Trending: LEGO unveils new city-focused sets for kids who compete in FIRST robotics competitions
Atlas 5 launch
A United Launch Alliance Atlas 5 rocket rises from its launch pad at Cape Canaveral Air Force Station in Florida on Sunday, sending an uncrewed Orbital ATK Cygnus commercial cargo capsule to the International Space Station. Two Microsoft HoloLens headsets were aboard.(Credit: NASA TV)

After waiting out Florida’s weather for three days, United Launch Alliance’s Atlas 5 rocket lofted supplies to the International Space Station today for the first time ever.

The Atlas rose from its launch pad at Cape Canaveral Air Force Station at 4:44 p.m. ET (1:44 p.m. PT), sending Orbital ATK’s uncrewed Cygnus crew capsule into orbit. The space station’s commander, NASA astronaut Scott Kelly, watched the launch from orbit.

Among the record-setting 7,700 pounds’ worth of supplies, experiments and hardware on board are two of Microsoft’s HoloLens augmented-reality headsets. Once they arrive, the station’s astronauts will try them out as wearable aids for in-space operations.

The headsets and other supplies were supposed to be sent up on a SpaceX resupply mission in June – but that mission failed when a faulty support strut broke loose on the Falcon 9 rocket, causing a catastrophic breakup.

That was the second big setback for NASA’s commercial resupply pipeline. In October 2014, a Cygnus shipment was lost when Orbital’s Antares rocket failed due to flaws in one of its Russian-made engines.

To cope with that engine flaw, Orbital ATK had to retool its propulsion system for the Antares. And to keep up with NASA’s planned resupply schedule, the company had to buy a couple of Atlas 5 launches from United Launch Alliance. That’s the reason for the rocket’s debut today as a launch vehicle for space station resupply.

“It’s great to be back in space and have Cygnus up there,” Frank Culbertson, president of Obital ATK’s Space Systems Group, told reporters afterward.

Like Orbital ATK’s Antares, ULA’s Atlas makes use of Russian engines, but it’s proven to be a reliable rocket for a wide variety of missions – most recently to put an advanced GPS satellite into orbit for the U.S. Air Force. Thanks to the capacities of the rocket and a super-sized Cygnus capsule, this is the heaviest Atlas 5 payload ever put into orbit, and the biggest U.S. cargo shipment to the space station since the space shuttle fleet was retired in 2011.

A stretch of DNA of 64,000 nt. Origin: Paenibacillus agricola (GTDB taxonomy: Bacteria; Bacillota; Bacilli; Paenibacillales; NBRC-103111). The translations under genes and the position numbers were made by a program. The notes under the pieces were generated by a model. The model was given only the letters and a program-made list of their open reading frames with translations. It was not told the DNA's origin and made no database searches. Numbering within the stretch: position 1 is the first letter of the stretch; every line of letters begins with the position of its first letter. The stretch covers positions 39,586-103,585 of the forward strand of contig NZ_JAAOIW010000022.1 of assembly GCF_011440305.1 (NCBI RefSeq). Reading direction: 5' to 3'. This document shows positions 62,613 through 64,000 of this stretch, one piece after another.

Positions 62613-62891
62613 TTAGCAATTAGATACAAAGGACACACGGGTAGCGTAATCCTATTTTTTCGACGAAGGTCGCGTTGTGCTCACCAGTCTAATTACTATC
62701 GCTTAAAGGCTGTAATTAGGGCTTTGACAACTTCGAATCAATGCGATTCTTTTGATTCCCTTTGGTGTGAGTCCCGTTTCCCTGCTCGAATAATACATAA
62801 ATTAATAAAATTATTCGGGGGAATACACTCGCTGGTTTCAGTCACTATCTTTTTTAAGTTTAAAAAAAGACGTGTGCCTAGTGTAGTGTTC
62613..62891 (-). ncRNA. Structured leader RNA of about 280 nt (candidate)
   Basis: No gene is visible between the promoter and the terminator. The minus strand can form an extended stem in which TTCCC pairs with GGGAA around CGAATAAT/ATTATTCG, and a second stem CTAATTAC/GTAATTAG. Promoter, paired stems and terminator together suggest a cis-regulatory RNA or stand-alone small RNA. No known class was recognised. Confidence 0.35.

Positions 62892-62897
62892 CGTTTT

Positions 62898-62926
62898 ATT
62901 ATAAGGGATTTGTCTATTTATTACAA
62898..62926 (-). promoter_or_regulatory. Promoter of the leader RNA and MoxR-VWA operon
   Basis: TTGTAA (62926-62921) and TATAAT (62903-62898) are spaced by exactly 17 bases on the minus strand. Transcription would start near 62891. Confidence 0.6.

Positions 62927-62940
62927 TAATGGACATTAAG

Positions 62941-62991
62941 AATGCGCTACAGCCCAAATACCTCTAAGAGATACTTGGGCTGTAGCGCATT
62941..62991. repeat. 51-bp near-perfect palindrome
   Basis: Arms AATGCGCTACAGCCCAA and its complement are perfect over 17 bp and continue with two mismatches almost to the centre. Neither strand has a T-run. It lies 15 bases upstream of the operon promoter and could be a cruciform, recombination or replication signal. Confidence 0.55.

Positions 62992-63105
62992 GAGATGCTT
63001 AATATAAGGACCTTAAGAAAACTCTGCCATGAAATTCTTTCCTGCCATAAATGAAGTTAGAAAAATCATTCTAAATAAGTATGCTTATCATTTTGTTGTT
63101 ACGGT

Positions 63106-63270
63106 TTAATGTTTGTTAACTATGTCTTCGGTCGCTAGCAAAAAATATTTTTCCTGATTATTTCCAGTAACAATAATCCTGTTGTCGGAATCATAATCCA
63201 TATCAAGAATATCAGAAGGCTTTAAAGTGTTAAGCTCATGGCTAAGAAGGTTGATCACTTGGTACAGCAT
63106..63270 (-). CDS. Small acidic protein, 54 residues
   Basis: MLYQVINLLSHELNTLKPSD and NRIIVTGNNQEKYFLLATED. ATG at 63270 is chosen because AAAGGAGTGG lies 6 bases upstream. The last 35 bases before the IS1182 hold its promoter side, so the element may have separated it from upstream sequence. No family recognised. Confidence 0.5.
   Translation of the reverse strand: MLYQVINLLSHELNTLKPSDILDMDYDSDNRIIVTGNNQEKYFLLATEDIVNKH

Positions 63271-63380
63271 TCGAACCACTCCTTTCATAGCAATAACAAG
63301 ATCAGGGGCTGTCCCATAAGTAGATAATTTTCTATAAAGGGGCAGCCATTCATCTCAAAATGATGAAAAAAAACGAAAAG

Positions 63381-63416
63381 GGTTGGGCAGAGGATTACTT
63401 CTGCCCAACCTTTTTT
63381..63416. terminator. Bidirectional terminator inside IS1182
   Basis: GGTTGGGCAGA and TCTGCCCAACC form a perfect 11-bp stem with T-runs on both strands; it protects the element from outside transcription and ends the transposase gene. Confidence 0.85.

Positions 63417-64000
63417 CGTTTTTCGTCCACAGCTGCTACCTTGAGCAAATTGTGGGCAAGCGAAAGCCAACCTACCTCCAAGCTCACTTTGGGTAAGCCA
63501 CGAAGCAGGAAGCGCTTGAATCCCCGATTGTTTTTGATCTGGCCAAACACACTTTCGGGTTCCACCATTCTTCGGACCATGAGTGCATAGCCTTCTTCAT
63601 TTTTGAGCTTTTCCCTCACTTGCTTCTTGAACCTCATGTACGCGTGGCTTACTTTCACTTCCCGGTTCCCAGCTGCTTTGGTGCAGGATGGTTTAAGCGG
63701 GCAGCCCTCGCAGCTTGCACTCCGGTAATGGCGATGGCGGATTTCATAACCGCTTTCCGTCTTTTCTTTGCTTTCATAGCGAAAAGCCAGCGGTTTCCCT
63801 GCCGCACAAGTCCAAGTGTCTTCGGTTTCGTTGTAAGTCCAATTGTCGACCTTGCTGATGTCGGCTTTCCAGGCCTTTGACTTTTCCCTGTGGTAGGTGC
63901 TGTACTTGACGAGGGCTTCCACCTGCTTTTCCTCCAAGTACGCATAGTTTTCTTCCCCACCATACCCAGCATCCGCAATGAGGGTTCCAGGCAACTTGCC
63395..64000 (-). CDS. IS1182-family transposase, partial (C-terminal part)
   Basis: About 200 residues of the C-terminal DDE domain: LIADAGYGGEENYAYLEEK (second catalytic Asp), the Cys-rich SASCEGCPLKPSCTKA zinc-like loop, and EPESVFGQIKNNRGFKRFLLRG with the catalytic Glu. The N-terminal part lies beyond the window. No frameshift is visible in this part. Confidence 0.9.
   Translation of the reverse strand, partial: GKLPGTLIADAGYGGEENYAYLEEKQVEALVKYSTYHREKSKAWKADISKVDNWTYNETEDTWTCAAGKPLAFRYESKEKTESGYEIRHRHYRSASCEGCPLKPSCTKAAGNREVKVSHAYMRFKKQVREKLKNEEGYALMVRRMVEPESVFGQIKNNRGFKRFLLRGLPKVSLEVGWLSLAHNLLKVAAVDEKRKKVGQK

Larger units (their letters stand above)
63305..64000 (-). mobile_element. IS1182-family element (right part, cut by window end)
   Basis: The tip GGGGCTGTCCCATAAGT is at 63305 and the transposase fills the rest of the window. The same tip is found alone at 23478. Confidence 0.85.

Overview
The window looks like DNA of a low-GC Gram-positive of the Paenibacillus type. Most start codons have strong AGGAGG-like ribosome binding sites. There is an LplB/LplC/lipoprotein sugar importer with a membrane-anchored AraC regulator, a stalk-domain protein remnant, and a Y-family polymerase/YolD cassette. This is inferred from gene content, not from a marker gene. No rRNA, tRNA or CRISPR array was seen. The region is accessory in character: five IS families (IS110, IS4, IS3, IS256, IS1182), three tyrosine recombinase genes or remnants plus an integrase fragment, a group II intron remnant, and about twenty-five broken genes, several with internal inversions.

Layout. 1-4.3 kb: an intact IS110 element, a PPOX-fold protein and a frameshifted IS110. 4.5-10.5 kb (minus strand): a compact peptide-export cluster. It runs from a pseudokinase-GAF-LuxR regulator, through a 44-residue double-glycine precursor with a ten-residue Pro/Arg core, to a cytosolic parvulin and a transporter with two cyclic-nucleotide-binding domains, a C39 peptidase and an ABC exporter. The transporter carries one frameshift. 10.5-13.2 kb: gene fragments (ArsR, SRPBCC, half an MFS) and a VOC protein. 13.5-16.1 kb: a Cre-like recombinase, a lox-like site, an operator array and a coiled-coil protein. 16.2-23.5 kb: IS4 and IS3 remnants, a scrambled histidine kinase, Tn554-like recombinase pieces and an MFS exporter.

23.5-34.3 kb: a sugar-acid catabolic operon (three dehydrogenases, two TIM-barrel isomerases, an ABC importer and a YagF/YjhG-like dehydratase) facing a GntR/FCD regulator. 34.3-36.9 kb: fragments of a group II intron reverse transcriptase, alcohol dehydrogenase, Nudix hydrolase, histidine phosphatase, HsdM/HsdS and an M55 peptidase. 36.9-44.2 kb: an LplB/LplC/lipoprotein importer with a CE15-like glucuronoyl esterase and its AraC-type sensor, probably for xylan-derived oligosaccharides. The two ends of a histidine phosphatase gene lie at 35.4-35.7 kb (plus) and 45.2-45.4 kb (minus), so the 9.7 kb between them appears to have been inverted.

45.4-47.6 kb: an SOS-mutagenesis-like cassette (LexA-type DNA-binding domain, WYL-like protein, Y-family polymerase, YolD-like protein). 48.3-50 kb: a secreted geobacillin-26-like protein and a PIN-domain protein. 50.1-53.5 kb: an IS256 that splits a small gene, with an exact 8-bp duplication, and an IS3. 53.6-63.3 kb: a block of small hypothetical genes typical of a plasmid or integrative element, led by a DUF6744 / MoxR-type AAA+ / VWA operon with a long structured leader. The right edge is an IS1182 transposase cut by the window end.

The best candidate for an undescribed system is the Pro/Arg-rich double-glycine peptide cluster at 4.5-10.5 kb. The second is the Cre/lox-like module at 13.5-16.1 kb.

Atlas rockets are slated to send Boeing’s CRS-100 Starliner space taxi to the space station with astronauts aboard, starting as early as 2017. SpaceX, meanwhile, plans to use the Falcon 9 and an upgraded version of its Dragon capsule to carry astronauts in a similar time frame.

This week’s launch faced a couple of postponements due to weather: On Thursday, rain clouds forced a scrub. On Friday and Saturday, the winds were too blustery. But today, the Atlas 5 carried the Cygnus through cloudy skies and into space at last.

This Cygnus capsule has been named the SS Deke Slayton II, in honor of the late Mercury (and Apollo-Soyuz) astronaut. (Deke Slayton I was the capsule destroyed last year.) It’s due to reach the station for grappling and berthing on Wednesday. Over the weeks that follow, the station’s crew will unload a wide range of cargo.

The HoloLens headsets are part of an experiment called Project Sidekick: Eventually, NASA may use the glorified goggles to help ground operators see what astronauts are seeing as they go about their tasks. In augmented-reality mode, wearers will be able to see computer-generated holographic images superimposed on their field of view as a training aid.

Other payloads include a jetpack that astronauts can wear as a safety aid during spacewalks, an experiment that will test flame retardants and fire-resistant materials for use in space, a new life-science lab and more than a dozen CubeSats for deployment, plus air supply tanks, food and personal items for the crew.

Due to the launch failures of the past 14 months, the station’s food stockpile had dwindled from NASA’s recommended six-month supply to just a couple of months’ worth of reserves. Cygnus’ delivery will help – but it could take as long as a year to replenish the stockpile fully.

Seven books for kids were flown up as well, including two “Mousetronaut” books written by retired astronaut Mark Kelly. Mark’s twin brother, Scott, is more than halfway through a yearlong tour of duty on the space station – and he may well read at least one of the books to kids on Earth as part of a project called “Story Time From Space.”

Cygnus’ launch is just the beginning of a busy few weeks at the space station: Three crew members are due to ride a Russian Soyuz space taxi back down to Earth on Dec. 11, and three fresh spacefliers are scheduled for liftoff from Russia’s Baikonur Cosmodrome in Kazakhstan on Dec. 15.

Less than a week later, on Dec. 21, Russia will send up a robotic Progress cargo craft. In January, SpaceX is set to launch an uncrewed Dragon capsule to the station for the first time since June’s failure.

Subscribe to GeekWire's Space & Science weekly newsletter

Comments

Job Listings on GeekWork

Find more jobs on GeekWork. Employers, post a job here.